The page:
Does team-based learning develop essential generic skills in pharmacy students?

M.J. Eksteen

Abstract


In order to deliver graduates with the necessary qualities, skills and understanding to be employable, universities should do more than only teach disciplinary content. TBL is a small-group-based, active learning teaching strategy which supports the development of essential skills while mastering course content.

In this study, a questionnaire was used to collect biographical data. It consisted of 20 quantitative questions focusing on essential generic skills developed during the implementation of TBL in a fourth-year pharmacy course. Participation was voluntary and ethical approval was received from the faculty’s ethics committee.

The results pointed out that pharmacy students developed essential generic skills such as teamwork, problem-solving, interpersonal skills, time management, communication and adaptability when TBL was used as teaching strategy. TBL does not discriminate against age, gender or ethnicity, which makes it a valuable teaching strategy in South African higher education settings.

Keywords


Team-based learning; pharmacy education; higher education; South Africa; skills development; employability skills; graduate attributes

Full Text:

PDF

References


Al-Meman, A., Y. M. Al-Worafi and M. S. Saeed. 2014. “Team-based learning as a new learning strategy in pharmacy college, Saudi Arabia: students’ perceptions.” Universal Journal of Pharmacy 3(3):57–65.

Amini, M., S. Jafari, F. Lotfi, L. B. Afkan and Z. Karimian. 2011. “The effect of team-based learning on study skill course of nutrition students of Shiraz University of medical sciences.” Future of Medical Education Journal 1(1):3–7.

Barrie, S. C. 2004. “A research-based approach to generic graduate attributes policy.” Higher Education Research & Development 23(3):261–275.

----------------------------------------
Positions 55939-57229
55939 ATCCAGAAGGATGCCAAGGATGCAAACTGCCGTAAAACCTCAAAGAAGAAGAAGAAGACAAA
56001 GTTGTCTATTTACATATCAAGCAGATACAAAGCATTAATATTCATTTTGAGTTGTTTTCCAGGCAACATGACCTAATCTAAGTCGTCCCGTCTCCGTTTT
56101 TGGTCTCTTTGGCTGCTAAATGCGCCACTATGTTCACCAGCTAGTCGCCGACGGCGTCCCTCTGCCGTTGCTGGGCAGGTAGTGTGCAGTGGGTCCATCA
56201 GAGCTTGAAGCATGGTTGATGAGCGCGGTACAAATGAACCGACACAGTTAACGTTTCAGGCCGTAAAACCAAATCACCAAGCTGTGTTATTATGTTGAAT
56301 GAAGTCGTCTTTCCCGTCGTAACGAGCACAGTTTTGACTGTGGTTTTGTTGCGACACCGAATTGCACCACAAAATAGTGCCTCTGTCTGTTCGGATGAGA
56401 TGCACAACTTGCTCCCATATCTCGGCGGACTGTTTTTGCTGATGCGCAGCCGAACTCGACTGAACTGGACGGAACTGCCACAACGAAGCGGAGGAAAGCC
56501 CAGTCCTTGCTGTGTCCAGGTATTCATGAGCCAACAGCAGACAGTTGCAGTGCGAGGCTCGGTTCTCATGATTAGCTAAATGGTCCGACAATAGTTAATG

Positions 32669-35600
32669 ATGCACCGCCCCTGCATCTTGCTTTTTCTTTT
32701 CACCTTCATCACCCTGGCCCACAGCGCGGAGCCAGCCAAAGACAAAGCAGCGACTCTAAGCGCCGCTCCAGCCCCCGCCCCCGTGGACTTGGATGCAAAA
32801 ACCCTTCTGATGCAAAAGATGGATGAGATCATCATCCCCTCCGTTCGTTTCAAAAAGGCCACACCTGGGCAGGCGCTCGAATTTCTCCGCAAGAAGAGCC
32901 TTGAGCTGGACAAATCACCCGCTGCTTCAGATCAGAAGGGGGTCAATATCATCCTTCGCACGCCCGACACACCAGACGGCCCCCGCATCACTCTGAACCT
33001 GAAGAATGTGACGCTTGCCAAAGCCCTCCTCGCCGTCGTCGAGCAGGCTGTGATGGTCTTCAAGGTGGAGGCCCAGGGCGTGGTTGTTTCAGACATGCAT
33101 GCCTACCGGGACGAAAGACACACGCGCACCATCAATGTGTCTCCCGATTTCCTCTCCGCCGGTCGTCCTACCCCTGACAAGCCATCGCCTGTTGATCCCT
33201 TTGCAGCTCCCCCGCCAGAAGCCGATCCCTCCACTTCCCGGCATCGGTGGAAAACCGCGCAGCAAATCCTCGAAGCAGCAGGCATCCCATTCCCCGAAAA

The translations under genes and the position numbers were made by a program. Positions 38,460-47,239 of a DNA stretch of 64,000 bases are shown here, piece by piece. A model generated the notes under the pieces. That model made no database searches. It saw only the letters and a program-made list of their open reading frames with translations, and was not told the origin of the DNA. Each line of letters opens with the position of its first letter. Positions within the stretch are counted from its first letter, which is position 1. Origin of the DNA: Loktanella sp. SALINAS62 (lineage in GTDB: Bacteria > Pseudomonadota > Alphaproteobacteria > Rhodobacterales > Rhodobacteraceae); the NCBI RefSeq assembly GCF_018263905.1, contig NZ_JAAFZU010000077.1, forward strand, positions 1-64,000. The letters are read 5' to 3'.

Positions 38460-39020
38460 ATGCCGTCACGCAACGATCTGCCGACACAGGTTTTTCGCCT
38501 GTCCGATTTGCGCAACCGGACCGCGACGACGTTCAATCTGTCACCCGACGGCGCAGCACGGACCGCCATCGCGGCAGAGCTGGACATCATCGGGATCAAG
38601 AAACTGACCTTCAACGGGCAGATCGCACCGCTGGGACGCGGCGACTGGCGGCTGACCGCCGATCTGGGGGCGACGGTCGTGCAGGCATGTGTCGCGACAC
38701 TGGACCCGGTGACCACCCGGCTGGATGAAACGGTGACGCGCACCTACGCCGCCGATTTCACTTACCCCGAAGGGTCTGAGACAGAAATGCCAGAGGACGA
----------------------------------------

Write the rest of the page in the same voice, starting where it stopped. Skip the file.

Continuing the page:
Berk, R. A. 2014. Top 10 flashpoints in student ratings and the valuation of teaching: what faculty and administrators must know to protect themselves in employment decisions. Virgenia: Stylus Publishing.

Boesen, K. P., R. N. Herrier, D. A. Apgar and R. M. Jackowski. 2009. “Improvisational exercises to improve pharmacy students’ professional communication skills.” American Journal of Pharmaceutical Education 73(2): article 35.

Bridgstock, R. 2009. “The graduate attributes we’ve overlooked: enhancing graduate employability through career management skills.” Higher Education Research & Development 28(1):31–44.

CHE see Council of Higher Education.

Clark, M. C., H. T. Nguyen, C. Bray and R. E. Levine. 2008. “Team-based learning in an undergraduate nursing course.” Journal of Nursing Education 47(3):111–117.

Council of Higher Education. 2013. “Higher education data.” Accessed 27 September 2016. www.che.ac.za/focus_areas/higher_education_data/2013/participation.

Delport, C. S. L. and W. J. H. Roestenburg. 2011. “Quantitative data-collection methods: questionnaires, checklists, structured observation and structured interview schedules.” In Research at grass roots: for the social sciences and human service professions, edited by A. S. De Vos, H. Strydom, C. B. Fouché and C. S. L. Delport, 171–205. Pretoria: Van Schaik.

Deslauriers, L., E. Schelew and C. Wieman. 2011. “Improved learning in a large-enrolment physics class.” Science 332(6031):862–864.

Eksteen, M. J. and M. J. Basson. 2015. “Discovering the value of personality types in communication training for pharmacy students.” African Journal of Health Professions Education 7(1):4346.

Elmore, L., J. Skelley and T. Woolley. 2014. “Impact of adapted team-based learning methods on student self-assessment of professionalism, teamwork and skills in a self-care course.” Currents in Pharmacy Teaching and Learning 6:488¬493.

Field, A. Discovering statistics using SPSS. 4th ed. London: Sage Publications.

Flexner, A. 1910. Medical Education in the United States and Canada. Washington: Science and Health Publications, Inc.

Glover, D., S. Law and A. Youngman. 2002. “Graduateness and employability: student perceptions of the personal outcomes of university education.” Research in Post-Compulsory Education 7(3):293–306.